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“The task of the modern educator is not to cut down jungles, but to irrigate deserts.”
–C. S. Lewis (1898-1963), British novelist, theologian, and literary critic
Do our ESL students need to speak with perfect English grammar or “swim” in English? Should we encourage our students to speak as much English as possible? Or should we paralyze our students with exaggerated fears?
Okay, these are rhetorical questions. Yet our ESL students – even at the advanced level – don’t have to be perfect; they have to be understood. Unfortunately, far too many English classrooms still focus far more on grammar than authentic communication skills. Our students need to speak clear, comprehensible English. English remains a vital tool for our students to reach their life goals in the United States, Canada, Australia, or the United Kingdom. Thus, it follows that practical knowledge, not abstract theory, should be the focus of our English classes.
Some Crucial Questions and Authentic Tasks
Here is a short list of important questions for our English language learners.
- Can they order food in a nice restaurant?
- Can students fill in government forms?
- Do they understand a front-page newspaper article? Classified ads?
- Can they negotiate prices at a yard sale?
- Are ELLs able to confirm information?
- Can adult students make clear recommendations?
- Can ESL students share personal experiences?
- Do students feel comfortable participating in classroom discussions?
- Can they give a competent classroom presentation to fellow students – or at work?
- Can they effectively interview for an appropriate job?
- Do they feel comfortable at social events with native English speakers?
- Can they, in short, swim in English?
Students Speak English to Communicate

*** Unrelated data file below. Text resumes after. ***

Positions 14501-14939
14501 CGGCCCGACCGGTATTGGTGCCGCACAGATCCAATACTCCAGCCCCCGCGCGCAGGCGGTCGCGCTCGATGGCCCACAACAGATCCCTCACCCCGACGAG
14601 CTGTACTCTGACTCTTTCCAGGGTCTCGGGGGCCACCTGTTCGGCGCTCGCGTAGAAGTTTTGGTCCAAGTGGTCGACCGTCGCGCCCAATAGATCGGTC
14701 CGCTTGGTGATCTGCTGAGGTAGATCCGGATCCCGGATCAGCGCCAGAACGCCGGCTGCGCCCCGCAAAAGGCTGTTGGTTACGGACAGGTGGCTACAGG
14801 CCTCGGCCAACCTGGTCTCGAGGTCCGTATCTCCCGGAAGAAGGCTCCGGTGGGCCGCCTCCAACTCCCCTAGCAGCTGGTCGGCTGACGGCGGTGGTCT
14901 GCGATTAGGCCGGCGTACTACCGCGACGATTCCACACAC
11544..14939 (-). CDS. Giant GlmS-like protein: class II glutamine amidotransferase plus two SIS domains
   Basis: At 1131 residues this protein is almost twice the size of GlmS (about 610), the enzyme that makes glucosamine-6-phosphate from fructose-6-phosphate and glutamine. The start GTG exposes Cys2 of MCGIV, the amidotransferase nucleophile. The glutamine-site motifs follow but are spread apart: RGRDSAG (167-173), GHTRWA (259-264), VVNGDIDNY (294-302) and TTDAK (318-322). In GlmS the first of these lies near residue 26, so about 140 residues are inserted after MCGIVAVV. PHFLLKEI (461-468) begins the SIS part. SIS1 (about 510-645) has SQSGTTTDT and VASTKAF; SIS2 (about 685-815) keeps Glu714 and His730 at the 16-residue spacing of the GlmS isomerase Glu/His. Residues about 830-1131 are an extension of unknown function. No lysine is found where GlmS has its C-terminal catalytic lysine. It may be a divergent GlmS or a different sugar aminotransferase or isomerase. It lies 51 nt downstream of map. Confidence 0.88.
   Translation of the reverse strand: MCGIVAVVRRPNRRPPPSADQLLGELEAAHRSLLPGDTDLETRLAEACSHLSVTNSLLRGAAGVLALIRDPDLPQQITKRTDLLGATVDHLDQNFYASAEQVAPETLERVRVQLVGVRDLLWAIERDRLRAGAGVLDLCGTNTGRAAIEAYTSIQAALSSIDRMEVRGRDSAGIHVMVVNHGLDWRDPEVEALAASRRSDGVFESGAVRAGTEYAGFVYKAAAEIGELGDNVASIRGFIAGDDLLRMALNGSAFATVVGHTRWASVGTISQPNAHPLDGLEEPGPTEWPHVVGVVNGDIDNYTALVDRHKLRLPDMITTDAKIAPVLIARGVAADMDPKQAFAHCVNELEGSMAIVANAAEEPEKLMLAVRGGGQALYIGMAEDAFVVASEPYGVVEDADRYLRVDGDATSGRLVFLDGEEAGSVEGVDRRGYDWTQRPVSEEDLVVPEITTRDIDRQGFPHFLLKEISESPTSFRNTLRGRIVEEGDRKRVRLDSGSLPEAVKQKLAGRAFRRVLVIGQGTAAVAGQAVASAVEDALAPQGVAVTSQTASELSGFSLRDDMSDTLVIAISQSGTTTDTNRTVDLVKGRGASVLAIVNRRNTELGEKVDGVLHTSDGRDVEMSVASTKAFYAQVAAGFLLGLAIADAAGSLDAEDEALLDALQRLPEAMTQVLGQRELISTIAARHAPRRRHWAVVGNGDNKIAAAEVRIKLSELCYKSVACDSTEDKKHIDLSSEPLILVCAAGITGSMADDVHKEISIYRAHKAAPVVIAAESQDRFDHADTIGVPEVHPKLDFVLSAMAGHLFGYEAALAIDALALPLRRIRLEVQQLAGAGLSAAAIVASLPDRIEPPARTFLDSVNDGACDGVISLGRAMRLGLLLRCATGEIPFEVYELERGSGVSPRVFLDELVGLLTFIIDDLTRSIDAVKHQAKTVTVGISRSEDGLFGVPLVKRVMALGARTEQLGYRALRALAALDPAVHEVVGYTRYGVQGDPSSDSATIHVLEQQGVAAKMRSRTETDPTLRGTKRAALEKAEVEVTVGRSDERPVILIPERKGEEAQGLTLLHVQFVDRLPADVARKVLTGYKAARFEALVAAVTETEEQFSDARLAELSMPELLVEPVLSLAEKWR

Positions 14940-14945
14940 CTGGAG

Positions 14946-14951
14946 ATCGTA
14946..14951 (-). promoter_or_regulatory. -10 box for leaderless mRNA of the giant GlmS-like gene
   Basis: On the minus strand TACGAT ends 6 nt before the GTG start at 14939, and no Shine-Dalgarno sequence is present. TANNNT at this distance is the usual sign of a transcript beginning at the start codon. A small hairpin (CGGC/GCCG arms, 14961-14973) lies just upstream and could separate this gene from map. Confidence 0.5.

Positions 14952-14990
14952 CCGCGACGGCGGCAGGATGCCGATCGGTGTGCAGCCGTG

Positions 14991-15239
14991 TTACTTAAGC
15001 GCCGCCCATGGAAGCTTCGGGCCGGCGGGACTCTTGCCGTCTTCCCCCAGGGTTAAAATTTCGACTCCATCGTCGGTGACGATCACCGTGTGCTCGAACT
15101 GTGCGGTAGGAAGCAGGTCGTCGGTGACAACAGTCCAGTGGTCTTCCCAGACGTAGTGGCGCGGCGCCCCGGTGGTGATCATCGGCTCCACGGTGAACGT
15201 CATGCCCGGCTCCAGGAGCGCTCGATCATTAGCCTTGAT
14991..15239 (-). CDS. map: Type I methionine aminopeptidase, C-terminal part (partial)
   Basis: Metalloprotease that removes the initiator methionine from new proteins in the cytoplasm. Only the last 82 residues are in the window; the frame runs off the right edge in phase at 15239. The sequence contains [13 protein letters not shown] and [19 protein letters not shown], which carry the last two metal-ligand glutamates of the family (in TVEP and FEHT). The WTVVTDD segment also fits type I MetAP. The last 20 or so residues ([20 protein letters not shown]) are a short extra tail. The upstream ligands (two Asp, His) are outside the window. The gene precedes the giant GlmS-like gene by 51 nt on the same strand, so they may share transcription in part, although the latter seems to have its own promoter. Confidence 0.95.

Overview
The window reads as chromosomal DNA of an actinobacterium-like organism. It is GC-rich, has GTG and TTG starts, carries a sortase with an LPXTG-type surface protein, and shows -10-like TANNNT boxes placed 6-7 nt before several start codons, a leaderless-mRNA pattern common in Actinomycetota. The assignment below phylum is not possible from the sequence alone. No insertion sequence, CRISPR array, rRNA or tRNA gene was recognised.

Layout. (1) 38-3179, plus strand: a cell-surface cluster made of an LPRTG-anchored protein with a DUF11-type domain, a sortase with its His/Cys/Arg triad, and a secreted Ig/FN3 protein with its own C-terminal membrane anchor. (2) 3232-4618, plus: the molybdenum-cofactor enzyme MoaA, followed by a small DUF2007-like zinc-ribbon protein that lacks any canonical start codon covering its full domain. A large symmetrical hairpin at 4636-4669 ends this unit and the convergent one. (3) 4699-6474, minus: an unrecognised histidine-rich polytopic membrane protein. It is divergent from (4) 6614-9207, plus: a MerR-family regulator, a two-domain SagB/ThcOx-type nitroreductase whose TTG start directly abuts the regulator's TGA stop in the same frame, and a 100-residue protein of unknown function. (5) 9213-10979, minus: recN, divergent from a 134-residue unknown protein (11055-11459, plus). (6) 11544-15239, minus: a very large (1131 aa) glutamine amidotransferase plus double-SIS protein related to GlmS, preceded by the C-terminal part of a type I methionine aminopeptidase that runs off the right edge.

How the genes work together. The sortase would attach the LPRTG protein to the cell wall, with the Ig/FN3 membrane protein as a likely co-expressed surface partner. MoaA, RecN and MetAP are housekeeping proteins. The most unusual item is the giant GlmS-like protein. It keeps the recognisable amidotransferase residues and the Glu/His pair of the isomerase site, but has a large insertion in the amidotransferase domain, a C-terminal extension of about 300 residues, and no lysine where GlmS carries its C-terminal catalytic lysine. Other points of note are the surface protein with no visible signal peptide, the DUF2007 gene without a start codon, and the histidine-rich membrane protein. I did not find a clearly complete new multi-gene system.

If people want to communicate, meaning matters most. In other words, our students don’t need to speak perfect English with zero grammar errors anywhere outside of some English classrooms. However many teachers, perhaps in a bid to improve student TOEFL scores, exaggerate grammar points with little to no practical importance in daily life. For example, let’s look at some common language errors that our students make. How do they affect discussion outside of our ESL classrooms?
- Will the absence of articles (a, an, the) prevent a student from buying something?
- Will a confusion of “much” and “many” prevent someone from receiving assistance?
- How crucial is subject-verb agreement in daily conversations?
Grammar fundamentalists hate hearing this simple truth. These errors are of limited significance for most adult English language learners outside the English classroom and white collar professions.
Further, the focus on accurate grammar and the expectation of “correct” English can cause excessive self-consciousness. In fact, I’ve worked with many English language learners who use severe, often extreme negative language to describe quite competent and sometimes strong presentations in adult education, community college, and university courses. This severe self-criticism places huge barriers on many English language learners. Likewise, this perfectionism ironically limits their willingness to engage with the broader English speaking society.
Therefore, I often tell high intermediate and advanced students, who are often quite ambitious and hard on themselves, to “kill the perfectionist demon.” During the first few weeks of class, I usually emphasize this point with a simple “swim in English” pitch.
“You don’t have to conquer English; you just have to swim in it everyday. Attentively listen to authentic English. Listen to podcasts and the radio. Create small conversations. Just ask a question. Read something in English everyday. Follow your interests in English. Allow yourself to be yourself in English. Jump into the language, and do your best. Our class is a safe place to expand your English skills, and learn by doing. I’m not interested in perfection. Most importantly, I want to see significant, meaningful, and verifiable progress. Let’s get going and make some good mistakes together. Let’s see how far you can swim this semester.”
Swimming in English
Above all, our ESL students don’t have to be speak perfectly; they have to be functional in English. They have to perform particular language tasks and successfully convey their ideas. Thus, most learners need practice speaking, and positive social experiences in English. Moreover, they need more conversation opportunities, and fewer grammar lessons. In short, our English students have to swim in English; they don’t have to swim across the English Channel.
So why don’t we give our students what they need to survive (and thrive) in more English classes? Let’s help them swim in English.